Vacillators defend very differently. They often follow a pattern of defenses that repeat in the same order. Vacillators have high hopes for connection and will wade into conflict or even stir the pot to get things moving toward their idealized hopes.
Idealization: Seeing life through rose colored glasses. Exaggerating the positive qualities of self or others to avoid the pain of reality or the possibility of rejection.
Vacillators often start relationships with this defense in place. “He’s so wonderful.”
“I’ve met my soul mate.” Longing for the consistent predictable connection they did not get as kids, they idealize new situations as a way of protecting themselves from the possibility of disappointment or rejection.
Projection: Transferring one own badness or unwanted feelings or qualities onto others.
This is a tricky one because it happens in a flash, often outside the awareness of the vacillator. As children vacillators experienced some connection but then periods of rejection, abandonment, and neglect. These are bad, confusing feelings and the child feels unlovable, flawed and powerless. They desperately want to feel loved, seen and special again. These are the very feelings vacillators try and defend against because they don’t ever want to feel again.
As adults, when things start to go wrong in a relationship (and they always do) vacillators feel a flash of shame, anxiety, unworthiness and fear of abandonment. This is intolerable and quickly replaced by anger at who ever stirred up these feelings. The spouse, friend, etc. who caused this old feeling to emerge is suddenly seen as bad, rejecting, flawed and neglectful. The vacillator is angry that this person, in whom they had such high hopes, is now making them feel so much pain. They don’t see the childhood roots of this feeling.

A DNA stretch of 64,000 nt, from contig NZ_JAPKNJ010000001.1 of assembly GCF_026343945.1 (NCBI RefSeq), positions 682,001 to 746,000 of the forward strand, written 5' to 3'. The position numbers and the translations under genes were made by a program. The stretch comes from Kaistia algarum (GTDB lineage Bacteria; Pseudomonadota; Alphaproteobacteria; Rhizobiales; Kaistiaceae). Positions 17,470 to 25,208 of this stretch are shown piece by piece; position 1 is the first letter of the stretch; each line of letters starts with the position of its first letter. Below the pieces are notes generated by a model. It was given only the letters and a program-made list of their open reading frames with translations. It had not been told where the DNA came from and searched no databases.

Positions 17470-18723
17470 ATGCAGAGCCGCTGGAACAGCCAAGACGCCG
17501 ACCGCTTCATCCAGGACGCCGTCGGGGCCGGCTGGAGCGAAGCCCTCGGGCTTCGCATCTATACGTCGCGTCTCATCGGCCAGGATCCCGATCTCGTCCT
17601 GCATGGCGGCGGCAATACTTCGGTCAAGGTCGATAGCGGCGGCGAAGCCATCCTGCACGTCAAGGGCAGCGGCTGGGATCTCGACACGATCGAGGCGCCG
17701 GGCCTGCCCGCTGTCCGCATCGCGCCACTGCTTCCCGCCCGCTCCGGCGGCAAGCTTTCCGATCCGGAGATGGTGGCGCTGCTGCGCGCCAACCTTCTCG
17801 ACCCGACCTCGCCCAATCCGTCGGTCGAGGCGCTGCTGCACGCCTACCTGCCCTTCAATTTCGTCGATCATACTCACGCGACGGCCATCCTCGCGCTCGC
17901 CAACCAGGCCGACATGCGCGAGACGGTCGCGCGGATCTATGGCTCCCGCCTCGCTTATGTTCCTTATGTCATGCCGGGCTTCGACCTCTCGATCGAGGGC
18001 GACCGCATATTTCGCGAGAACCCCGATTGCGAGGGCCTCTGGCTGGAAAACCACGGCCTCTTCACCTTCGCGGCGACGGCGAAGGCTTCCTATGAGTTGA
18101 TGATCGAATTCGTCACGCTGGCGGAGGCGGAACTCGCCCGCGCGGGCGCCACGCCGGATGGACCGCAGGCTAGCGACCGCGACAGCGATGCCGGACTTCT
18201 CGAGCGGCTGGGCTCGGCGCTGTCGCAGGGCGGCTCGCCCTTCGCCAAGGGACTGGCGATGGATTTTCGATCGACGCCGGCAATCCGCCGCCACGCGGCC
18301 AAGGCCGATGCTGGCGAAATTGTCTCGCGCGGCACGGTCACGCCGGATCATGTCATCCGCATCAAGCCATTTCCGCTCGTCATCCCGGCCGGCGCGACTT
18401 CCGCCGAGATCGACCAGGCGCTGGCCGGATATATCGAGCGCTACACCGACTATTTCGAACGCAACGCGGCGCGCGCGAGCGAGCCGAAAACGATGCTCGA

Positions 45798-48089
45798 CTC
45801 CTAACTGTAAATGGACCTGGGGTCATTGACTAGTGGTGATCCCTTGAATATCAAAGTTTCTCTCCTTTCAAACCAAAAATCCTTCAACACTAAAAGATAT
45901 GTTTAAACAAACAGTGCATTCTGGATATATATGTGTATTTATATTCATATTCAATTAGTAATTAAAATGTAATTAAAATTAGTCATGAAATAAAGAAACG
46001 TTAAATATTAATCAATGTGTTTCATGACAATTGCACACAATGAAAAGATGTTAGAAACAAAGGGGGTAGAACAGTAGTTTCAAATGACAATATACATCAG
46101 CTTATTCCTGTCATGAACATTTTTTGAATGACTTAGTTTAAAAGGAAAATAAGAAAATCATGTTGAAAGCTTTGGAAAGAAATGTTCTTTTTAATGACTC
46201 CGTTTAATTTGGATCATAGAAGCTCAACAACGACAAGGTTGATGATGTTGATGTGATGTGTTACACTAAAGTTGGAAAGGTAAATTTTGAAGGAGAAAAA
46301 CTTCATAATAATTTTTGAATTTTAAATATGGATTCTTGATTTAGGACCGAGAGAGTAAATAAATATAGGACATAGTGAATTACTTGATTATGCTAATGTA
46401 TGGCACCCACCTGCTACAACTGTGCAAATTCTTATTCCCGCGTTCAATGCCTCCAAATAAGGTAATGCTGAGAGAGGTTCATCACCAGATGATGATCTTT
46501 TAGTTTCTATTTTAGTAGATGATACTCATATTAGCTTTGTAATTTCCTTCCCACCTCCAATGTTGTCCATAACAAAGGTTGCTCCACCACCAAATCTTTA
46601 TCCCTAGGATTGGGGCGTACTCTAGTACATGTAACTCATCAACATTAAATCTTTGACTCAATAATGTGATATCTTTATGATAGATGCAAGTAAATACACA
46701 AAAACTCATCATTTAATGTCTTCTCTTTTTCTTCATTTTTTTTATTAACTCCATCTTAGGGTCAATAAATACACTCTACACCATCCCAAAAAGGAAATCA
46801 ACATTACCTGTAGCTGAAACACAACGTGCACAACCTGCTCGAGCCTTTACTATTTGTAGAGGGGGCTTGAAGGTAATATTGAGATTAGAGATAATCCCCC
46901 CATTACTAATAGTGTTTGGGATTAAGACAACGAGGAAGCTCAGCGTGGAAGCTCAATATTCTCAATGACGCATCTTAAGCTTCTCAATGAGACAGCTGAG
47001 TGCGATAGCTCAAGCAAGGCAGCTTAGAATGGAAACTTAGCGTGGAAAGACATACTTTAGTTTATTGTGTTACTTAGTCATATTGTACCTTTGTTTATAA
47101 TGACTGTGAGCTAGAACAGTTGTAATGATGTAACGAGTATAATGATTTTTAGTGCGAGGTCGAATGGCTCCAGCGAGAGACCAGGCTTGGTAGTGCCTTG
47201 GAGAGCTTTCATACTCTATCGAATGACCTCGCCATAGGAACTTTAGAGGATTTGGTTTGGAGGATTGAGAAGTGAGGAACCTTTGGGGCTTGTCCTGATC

Devaluation: Exaggerated feelings of badness are attributed to self or other. Vacillators now move to the third defense. Devaluation. Unable to tolerate feeling bad, flawed or unlovable like they did as a child, they devalue the person who has disappointed.
Splitting: This is a mechanism in which the person views himself or herself as all good or all bad, failing to integrate the positive and negative qualities of self and others into a cohesive whole. The person may alternate between idealizing and devaluing the same person.
This defense describes the core defense of the vacillator. It’s like idealizing, projection and devaluing all rolled up into one idea or term. The vacillator can’t tolerate the feeling of being bad or flawed because it is to painful, feels fatal, final and hopeless. So when the vacillator feels this, they flip into idealizing themselves, devaluing others. It looks like pride…always having to be right. In reality it’s protection against the pain of feeling unlovable. This is why integrating good and bad is such an important growth goal for the vacillator. In reality the vacillator is good and bad and so are others.
Copyright © 2009 Milan and Kay Yerkovich